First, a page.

This book suggests that at least part of the answer to this Wallace Paradox is that, during historical time, we have extended our nervous systems by developing tools for storing and transmitting information outside our bodies.4 The story of how we acquired those extrasomatic tools is the history of media. This history of media could thus be considered as an attempt to solve the Wallace Paradox, or, returning to the jigsaw metaphor above, to fill in the third border in the emerging picture of the human mind.

Extensions of the physical self

The Telephone

An old Telephone

Once connected to the wall, users were forced to walk over to the phone when it rang. Later, car phones became available to give people a place to make and receive calls outside of the home or office. And now, phones are highly portable, relying only on their distance from Cell Towers. They are being re-shaped to better adapt to the form of the human face, freeing users to use their hands freely when they talk, as they would if they were speaking with someone in the same room.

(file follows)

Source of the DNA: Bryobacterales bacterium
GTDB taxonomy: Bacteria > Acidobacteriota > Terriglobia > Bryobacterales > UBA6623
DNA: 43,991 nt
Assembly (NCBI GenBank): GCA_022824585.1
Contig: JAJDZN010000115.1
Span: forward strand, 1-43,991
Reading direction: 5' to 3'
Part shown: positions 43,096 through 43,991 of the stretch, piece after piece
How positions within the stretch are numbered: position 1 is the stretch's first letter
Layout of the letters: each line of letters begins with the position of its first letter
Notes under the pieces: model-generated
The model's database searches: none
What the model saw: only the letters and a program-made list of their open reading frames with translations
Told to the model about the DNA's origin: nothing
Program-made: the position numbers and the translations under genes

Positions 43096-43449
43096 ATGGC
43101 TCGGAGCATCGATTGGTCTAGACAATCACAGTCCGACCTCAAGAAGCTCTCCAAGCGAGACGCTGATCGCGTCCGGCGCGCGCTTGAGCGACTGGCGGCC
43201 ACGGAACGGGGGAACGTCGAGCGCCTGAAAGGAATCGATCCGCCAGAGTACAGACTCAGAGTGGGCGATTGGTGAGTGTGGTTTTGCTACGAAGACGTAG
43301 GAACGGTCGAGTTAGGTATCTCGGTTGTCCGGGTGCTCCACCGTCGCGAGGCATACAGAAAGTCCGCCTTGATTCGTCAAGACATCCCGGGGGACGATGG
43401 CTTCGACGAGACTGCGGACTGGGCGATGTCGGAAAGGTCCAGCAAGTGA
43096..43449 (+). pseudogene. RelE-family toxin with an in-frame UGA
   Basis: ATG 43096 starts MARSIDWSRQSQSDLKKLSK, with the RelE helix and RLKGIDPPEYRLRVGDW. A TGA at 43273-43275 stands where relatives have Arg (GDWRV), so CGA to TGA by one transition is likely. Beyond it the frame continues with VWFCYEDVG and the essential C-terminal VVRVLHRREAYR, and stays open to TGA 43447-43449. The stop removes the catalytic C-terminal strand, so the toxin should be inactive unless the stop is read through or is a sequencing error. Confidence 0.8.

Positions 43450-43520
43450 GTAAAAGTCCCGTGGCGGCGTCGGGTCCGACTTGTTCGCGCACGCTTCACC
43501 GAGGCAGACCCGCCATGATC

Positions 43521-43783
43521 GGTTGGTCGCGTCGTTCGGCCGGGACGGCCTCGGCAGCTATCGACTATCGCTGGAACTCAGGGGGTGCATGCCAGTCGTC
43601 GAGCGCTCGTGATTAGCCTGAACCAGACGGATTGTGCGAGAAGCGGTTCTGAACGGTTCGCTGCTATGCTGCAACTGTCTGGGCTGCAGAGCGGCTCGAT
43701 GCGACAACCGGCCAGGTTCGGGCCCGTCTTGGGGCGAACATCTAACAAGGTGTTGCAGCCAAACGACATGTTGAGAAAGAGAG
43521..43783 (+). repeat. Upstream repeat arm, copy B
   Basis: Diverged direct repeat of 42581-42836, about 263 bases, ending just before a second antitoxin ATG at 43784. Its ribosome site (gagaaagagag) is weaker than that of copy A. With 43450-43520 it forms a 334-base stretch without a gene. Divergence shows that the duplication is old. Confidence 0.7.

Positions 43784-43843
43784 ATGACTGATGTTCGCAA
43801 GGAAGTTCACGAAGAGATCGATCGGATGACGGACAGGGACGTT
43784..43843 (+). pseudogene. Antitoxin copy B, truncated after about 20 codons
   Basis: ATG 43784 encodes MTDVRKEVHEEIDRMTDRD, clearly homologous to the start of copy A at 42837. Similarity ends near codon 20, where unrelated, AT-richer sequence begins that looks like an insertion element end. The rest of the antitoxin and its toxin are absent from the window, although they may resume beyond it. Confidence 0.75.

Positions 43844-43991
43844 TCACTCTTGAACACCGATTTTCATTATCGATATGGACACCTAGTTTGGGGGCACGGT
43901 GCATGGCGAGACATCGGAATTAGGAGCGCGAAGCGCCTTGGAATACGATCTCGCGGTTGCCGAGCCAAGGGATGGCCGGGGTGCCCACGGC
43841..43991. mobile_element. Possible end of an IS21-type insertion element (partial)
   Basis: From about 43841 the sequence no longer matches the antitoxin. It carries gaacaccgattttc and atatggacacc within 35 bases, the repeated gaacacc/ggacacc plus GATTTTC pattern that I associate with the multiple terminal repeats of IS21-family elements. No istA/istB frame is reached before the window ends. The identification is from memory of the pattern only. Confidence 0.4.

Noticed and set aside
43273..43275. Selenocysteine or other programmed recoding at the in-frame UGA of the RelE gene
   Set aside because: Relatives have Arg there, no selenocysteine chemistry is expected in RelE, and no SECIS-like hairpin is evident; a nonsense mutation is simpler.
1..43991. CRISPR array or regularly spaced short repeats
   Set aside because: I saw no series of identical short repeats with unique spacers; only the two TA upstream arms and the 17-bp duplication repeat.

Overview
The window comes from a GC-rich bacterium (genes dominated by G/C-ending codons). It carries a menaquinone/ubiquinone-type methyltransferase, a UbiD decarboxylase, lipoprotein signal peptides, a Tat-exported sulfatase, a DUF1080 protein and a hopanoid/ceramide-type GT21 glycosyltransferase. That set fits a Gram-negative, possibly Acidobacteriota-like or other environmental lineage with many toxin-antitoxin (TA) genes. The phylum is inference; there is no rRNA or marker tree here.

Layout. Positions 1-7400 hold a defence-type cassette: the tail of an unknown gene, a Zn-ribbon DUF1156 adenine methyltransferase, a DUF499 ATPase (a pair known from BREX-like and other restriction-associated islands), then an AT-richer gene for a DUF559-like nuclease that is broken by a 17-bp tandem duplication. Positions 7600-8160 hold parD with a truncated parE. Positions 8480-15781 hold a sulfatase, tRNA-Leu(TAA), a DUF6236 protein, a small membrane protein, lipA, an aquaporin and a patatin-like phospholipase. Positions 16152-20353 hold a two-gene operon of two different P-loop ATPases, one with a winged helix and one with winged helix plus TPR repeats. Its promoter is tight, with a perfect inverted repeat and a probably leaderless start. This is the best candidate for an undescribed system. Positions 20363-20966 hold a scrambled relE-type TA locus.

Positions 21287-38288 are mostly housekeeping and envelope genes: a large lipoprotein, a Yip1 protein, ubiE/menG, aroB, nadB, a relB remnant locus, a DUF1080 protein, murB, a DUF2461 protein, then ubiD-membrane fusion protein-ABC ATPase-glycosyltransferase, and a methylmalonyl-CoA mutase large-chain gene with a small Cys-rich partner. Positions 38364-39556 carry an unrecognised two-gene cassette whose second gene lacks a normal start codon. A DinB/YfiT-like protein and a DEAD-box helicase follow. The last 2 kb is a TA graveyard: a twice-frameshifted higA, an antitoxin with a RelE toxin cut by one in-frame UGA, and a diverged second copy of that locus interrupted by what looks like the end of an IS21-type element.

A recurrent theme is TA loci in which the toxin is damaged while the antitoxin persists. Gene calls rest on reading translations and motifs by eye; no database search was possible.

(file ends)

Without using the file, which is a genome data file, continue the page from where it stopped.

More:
The Mouse

In the early days of computers, the only way to navigate through the graphic interface was exclusively done by use of the keyboard. That all changed when researcher Douglas Engelbart of the Standard Research Institute invented The Mouse, a pointing device that could be moved by the user's hand on an X/Y axis. The movement of the mouse corresponds with a pointer on the computer screen to help humans easily navigate through the graphical interface, along with buttons tied to functions or commands, as if the user was manipulating the computer with his/her fingers. The Mouse was a breakthrough in combining hand-eye coordination in computer usage for a natural interactive navigational interface. The Mouse has changed over the years, adding more buttons, removing the ball in favor of optics, becoming more ergonomic, and even becoming wireless for added convenience.

Digital Photography

The rear interface of the Canon EOS 5D